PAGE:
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Dr Markus Ralser


The origin of metabolism during early evolution – the role of microcompartmentalisation   

Since the seminal experiments of Miller and Urey in the 1950ies it is assumed that the first biomolecules on earth have been generated through geochemical processes (S.L. Miller, 1953). However, the subsequent series of events that facilitated cells to start a metabolic network, and thus allowed the cells to become independent on geochemical presence of their constituents, are still enigmatic. Conducting a comprehensive chemical simulation of the Archean Ocean, we have recently detected enzyme-free catalytic reactions that resemble reaction structures found in in modern metabolism. Importantly, the spontaneous formation of a chemical reaction network that mimics to a large extend glycolysis and the pentose phosphate pathway (PPP) is detected, indicating that the origin of metabolism has been constrained by the constituents of the environments of the early Archean ocean (Keller et al, in revision).    

This PhD should address one unsolved problem the origin of first metabolism: How did life-compatible concentrations of sugar phosphate metabolites (required to form RNA, amino acids act.) have been achieved?. It has been speculate that microcompartments could support the selective enrichment. It is the ideas of this project to replicate plausible protocells, recently shown to facilitate non enzymatic RNA amplification (Adamala and Szostak, Science, 2013), in a simulation of the chemical environment of the Archean ocean. This will be combined with our enzyme-free glycolysis-like reaction network (Keller et al). These conditions will facilitate reaction systems to separate the Archean catalyst from the product, and it should be addressed whether this can be exploited to enrich carbohydrates. The project should further address the impact on non-enzymatic metabolic network structures. Addressing the evolutionary constraints of early metabolism, this project will therefore contribute to the fundamental understanding about the design principles of metabolism, whose structures are underlying the biochemical network of every modern cell.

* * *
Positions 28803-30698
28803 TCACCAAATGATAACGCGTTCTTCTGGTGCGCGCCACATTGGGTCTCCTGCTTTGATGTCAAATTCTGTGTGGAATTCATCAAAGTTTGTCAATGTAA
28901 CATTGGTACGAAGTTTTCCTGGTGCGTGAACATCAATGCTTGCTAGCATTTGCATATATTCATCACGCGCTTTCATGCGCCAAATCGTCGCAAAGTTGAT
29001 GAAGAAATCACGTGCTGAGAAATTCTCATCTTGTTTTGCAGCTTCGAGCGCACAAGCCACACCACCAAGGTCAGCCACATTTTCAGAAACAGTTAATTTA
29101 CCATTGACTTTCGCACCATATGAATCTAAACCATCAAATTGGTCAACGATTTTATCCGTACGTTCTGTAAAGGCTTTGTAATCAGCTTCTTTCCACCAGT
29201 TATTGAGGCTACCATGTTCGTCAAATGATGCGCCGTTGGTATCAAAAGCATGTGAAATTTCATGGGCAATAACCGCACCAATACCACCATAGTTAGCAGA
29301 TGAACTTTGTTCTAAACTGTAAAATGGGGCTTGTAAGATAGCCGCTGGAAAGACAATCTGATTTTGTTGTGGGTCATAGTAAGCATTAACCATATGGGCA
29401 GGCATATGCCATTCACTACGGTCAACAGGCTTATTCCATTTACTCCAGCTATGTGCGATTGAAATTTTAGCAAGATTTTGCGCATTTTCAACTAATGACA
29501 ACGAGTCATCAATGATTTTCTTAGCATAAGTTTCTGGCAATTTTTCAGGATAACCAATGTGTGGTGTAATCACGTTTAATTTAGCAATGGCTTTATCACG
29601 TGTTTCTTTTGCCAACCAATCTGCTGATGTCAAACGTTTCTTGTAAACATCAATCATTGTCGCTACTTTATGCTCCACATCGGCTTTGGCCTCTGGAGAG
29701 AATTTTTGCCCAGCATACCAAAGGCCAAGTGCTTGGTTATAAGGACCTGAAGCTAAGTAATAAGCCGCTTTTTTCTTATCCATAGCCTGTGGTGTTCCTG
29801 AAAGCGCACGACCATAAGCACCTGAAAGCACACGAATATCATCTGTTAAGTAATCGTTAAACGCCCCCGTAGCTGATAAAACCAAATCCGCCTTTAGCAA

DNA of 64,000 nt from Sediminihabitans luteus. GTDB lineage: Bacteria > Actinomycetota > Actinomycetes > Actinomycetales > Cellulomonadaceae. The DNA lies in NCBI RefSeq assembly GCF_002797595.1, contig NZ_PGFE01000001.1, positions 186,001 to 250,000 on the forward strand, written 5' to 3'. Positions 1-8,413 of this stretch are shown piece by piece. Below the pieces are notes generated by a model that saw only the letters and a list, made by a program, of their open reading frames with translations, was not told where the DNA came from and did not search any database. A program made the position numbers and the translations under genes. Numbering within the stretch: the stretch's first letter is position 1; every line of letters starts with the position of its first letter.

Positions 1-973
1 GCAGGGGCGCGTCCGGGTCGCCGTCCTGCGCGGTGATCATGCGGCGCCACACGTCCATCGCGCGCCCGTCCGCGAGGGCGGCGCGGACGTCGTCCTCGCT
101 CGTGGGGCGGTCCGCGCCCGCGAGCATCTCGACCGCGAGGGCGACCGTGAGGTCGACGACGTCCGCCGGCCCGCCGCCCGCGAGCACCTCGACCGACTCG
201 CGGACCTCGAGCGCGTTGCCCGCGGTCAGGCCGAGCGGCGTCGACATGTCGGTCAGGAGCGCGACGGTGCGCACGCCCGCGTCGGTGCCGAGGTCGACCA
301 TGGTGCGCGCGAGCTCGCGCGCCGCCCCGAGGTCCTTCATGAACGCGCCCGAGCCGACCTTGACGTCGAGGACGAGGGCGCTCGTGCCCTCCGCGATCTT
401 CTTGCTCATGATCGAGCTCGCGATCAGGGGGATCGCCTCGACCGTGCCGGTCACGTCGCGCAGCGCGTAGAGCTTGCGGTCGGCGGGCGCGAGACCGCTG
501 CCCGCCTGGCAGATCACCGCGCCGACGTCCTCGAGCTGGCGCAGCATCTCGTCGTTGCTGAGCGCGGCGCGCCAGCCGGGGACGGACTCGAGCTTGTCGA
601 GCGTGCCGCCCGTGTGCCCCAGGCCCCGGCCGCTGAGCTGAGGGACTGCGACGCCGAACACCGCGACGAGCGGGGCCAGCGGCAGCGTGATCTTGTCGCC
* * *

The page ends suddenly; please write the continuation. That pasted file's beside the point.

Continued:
1. Adamala K & Szostak JW (2013) Nonenzymatic template-directed RNA synthesis inside model protocells.   Science 342: 1098–100   
  2. Luisi PL (2012) An open question on the origin of life: the first forms of metabolism. Chem. Biodivers. 9: 2635–47    
  3. Keller A,  Turchyn AV, and  Ralser M, (in revision). Spontaneous assembly of a glycolysis-like reaction network in the plausible primeval ocean

Dr Markus Ralser

Dr Markus Ralser
Department of Biochemistry
Office Phone: 01223 761346